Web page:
Slovenia: Heads Could Roll at ‘Bad Bank’ in Overpayment Row
Slovenia’s Finance Minister Dusan Mramor has called on the government to fire the head of the Bank Asset Management Company (BAMC), a state-owned bank that took over billions of euros of bad loans, for overpaying its senior staff.
Swedish economist Lars Nyberg was appointed as president of the board of directors of BAMC, also known as the “bad bank”, in March 2013.
BAMC had been set up that year as a part of an overhaul to help the country avoid an international bailout in the wake of a bad loans crisis that took troubled Slovenian banks to the verge of collapse.
BAMC is accused of overpaying the bank’s board of directors, who according to Mramor were being paid more than what government regulation allows.
Nyberg managed the wages of six executives. According to Mramor, directors’ paychecks remained disproportionately high even after the bank was ordered to cut its wages 50 percent by the Slovenian government in March this year.
Compensation was at one time 13 times higher than the average Slovenian salary, according to Reuters.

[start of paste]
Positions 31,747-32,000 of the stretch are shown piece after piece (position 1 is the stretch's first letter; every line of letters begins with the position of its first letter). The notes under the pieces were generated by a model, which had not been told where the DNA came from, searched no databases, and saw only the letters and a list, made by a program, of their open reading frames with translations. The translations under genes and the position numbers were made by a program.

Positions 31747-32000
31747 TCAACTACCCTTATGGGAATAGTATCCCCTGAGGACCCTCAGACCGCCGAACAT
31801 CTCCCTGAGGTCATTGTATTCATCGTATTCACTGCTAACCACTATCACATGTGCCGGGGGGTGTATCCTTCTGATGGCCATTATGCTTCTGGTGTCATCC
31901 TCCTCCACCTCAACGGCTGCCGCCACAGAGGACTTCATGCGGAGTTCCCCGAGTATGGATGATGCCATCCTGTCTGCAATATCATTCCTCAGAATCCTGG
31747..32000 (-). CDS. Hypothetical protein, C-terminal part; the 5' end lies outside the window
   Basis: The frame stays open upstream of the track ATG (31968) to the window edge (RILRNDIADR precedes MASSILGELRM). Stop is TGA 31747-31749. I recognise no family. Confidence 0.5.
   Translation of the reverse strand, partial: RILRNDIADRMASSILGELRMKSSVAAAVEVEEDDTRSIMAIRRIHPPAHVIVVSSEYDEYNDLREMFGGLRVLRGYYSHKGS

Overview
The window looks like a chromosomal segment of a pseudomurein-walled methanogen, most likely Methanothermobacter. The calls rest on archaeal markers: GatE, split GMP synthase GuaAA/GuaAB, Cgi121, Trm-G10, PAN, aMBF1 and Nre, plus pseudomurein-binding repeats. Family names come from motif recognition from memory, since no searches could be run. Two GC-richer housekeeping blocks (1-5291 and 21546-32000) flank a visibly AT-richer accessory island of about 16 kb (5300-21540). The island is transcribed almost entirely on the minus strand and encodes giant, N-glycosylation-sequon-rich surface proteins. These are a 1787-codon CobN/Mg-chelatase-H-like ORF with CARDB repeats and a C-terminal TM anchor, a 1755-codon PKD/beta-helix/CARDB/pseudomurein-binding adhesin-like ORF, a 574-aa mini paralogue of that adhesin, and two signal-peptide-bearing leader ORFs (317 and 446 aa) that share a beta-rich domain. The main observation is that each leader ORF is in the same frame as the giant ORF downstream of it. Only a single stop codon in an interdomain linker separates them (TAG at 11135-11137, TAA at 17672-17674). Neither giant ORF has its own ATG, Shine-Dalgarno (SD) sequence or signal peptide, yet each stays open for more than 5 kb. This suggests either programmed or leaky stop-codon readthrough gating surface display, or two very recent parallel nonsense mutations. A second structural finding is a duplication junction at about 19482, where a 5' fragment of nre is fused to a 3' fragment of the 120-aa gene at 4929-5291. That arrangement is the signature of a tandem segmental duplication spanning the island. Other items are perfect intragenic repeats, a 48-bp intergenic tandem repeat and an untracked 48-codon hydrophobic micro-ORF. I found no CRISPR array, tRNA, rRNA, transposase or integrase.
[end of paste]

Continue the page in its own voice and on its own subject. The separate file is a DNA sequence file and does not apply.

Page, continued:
Nyberg has refuted claims of overpayment, telling reporters last week that the bank’s wages were in compliance with legislation and that the finance ministry had been informed of employee remuneration at all times.
The bank denies allegations of criminal activity and said investigation findings by the national Court of Audit were “incomplete and incorrect”.
The government was expected to decide this morning on dismissals of top-level managers at BAMC, according to Slovenian news agency STA.
Meanwhile the bank has vowed to fully comply with the government’s wage policy within two weeks.